Brisk early sales of weed edibles at Nova Scotia Liquor Corp. outlet

HALIFAX — Stocking stuffers with a kick are moving briskly off the shelves at Nova Scotia’s government-operated cannabis shops in the leadup to Christmas.

In showing off the early offerings of various “edibles” at a Nova Scotia Liquor Corporation outlet, spokeswoman Bev Ware notes quite a few cupboards are already bare.

Ware says lineups of customers filled the store on Monday, and all of the chocolate and chewable types of marijuana products were sold out by day’s end.

Customers doing Christmas Eve shopping had to content themselves with various infused teas and vaping products at the Clyde Street location in downtown Halifax.

Regulations governing next-generation cannabis products such as edibles, beverages, vapes and topical forms of cannabis came into effect as of Oct. 17 — exactly one year after Canada legalized recreational pot.

Due to the mandatory 60-day notice period companies must provide to Health Canada before selling these products, the earliest they could legally go on sale in Canada was mid-December.

Companies have been unveiling details of products ranging from spring water to mints that contain CBD and THC, the two active ingredients found in cannabis.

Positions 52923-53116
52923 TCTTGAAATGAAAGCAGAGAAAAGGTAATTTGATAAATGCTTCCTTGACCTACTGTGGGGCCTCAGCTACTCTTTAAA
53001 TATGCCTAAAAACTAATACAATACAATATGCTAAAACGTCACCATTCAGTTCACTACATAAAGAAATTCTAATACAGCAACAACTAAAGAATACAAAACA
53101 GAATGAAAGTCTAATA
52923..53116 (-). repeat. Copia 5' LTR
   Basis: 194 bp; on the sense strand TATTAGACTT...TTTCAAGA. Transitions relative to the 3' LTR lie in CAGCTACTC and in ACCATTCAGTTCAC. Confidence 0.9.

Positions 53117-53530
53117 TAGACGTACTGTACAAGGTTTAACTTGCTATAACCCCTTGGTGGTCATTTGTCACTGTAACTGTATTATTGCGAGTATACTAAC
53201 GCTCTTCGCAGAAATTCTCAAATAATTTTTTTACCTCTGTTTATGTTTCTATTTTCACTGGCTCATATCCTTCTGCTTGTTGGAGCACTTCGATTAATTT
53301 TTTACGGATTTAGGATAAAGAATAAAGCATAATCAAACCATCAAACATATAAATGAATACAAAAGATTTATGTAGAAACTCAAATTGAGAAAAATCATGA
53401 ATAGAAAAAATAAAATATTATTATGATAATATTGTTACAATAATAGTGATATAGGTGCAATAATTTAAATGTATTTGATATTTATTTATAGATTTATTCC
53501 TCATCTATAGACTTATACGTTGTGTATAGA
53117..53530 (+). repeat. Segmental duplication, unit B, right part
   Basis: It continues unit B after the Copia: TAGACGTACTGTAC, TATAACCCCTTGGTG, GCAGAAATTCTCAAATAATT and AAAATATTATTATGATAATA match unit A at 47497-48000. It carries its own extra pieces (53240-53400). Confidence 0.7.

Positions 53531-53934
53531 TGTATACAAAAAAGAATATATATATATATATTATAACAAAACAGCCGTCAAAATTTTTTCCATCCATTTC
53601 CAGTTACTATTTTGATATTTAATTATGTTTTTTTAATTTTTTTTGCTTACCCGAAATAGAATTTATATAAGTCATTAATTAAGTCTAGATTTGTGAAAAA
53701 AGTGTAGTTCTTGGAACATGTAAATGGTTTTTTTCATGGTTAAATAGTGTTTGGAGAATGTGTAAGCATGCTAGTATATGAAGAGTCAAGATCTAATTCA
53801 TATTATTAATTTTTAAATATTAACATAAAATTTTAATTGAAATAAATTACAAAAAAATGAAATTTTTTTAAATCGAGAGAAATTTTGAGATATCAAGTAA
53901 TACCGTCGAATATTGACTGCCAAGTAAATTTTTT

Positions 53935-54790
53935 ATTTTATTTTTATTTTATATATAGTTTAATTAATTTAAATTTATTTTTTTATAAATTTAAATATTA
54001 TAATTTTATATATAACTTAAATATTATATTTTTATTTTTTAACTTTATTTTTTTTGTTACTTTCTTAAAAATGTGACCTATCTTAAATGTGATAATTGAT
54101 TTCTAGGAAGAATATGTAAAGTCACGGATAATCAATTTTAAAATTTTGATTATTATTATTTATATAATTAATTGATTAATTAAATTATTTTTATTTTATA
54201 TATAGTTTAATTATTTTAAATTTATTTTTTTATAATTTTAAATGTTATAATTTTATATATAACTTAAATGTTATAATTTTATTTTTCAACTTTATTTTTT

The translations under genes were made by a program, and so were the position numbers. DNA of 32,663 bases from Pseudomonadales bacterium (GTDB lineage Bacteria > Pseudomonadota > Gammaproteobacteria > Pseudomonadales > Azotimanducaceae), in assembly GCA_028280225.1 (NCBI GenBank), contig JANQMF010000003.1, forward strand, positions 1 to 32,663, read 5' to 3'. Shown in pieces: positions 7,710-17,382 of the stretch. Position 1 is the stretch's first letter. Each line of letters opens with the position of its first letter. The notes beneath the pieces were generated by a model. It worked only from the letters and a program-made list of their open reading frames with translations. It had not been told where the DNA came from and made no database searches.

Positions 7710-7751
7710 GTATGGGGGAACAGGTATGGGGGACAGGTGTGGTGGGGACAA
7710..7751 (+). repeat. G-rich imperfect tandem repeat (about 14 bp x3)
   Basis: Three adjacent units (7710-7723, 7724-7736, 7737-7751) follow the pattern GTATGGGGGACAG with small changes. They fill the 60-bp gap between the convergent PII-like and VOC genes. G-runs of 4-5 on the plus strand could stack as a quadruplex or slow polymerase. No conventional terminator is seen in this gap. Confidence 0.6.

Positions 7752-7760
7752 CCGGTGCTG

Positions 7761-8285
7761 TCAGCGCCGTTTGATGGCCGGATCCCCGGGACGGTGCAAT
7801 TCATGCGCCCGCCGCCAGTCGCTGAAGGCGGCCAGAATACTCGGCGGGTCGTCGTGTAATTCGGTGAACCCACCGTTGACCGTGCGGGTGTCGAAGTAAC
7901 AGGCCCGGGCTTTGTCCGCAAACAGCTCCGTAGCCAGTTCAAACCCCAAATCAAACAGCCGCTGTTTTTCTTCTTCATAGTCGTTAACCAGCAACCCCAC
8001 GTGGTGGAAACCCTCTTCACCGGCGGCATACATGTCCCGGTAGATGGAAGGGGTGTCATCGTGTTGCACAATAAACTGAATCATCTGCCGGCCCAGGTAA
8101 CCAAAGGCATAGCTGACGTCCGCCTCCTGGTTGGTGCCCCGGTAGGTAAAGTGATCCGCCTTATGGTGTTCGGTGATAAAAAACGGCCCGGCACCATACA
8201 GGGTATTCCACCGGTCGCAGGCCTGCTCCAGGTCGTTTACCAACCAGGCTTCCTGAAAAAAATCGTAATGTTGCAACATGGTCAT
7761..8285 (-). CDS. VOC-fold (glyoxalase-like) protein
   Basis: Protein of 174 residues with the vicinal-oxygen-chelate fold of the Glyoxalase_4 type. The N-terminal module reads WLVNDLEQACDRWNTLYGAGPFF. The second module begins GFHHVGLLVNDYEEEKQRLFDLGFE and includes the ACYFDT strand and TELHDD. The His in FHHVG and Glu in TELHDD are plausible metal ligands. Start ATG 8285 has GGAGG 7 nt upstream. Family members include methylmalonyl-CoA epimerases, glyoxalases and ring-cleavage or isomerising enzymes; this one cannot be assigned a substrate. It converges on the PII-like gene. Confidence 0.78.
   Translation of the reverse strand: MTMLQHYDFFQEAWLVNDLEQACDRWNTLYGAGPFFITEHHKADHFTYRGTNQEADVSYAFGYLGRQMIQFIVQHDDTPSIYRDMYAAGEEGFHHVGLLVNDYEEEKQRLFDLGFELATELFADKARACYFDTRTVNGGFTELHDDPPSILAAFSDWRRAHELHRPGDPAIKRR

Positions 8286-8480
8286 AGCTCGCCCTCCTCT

These cannabis-derived products are subject to regulations, including a cap on the level of active ingredients and packaging.

PEI Cannabis was also selling on Christmas Eve, with some products available since last Thursday, a saleswoman at the Charlottetown shop said Tuesday.

The Island has already become the second highest per capita purchaser of regulated cannabis in Canada, at $97 per resident per year.

However, in some regions, including Alberta and Ontario, many consumers are having to wait until 2020 for offerings.

Heather Holmen, communications manager for Alberta Gaming, Liquor and Cannabis Commission, said in an emailed statement that her province’s 380 private retailers won’t have the products until next month.

“Once product is ordered, shipped to us, received and put into inventory, retailers will be able to place their orders,” she wrote.

“Factor in order processing and shipping time to retailers, that brings us to mid-January before consumers will be able to find product on store shelves.”

The AGLC is still in discussions with licensed producers to determine the types of products will be offered from about half of the 42 producers who will be participating, Holmen said.

One line of products, vaping, has come under scrutiny after more than 1,400 related lung illnesses in the U.S. have been reported — many of which involved THC-containing products — and recently diagnosed cases in Quebec and B.C.

Health Canada said in an emailed statement that it is not delaying the legalization of pot vapes, but is actively monitoring the situation on both sides of the border.

It “will take additional action, if warranted and as appropriate, to protect the health and safety of Canadians,” the government agency said.

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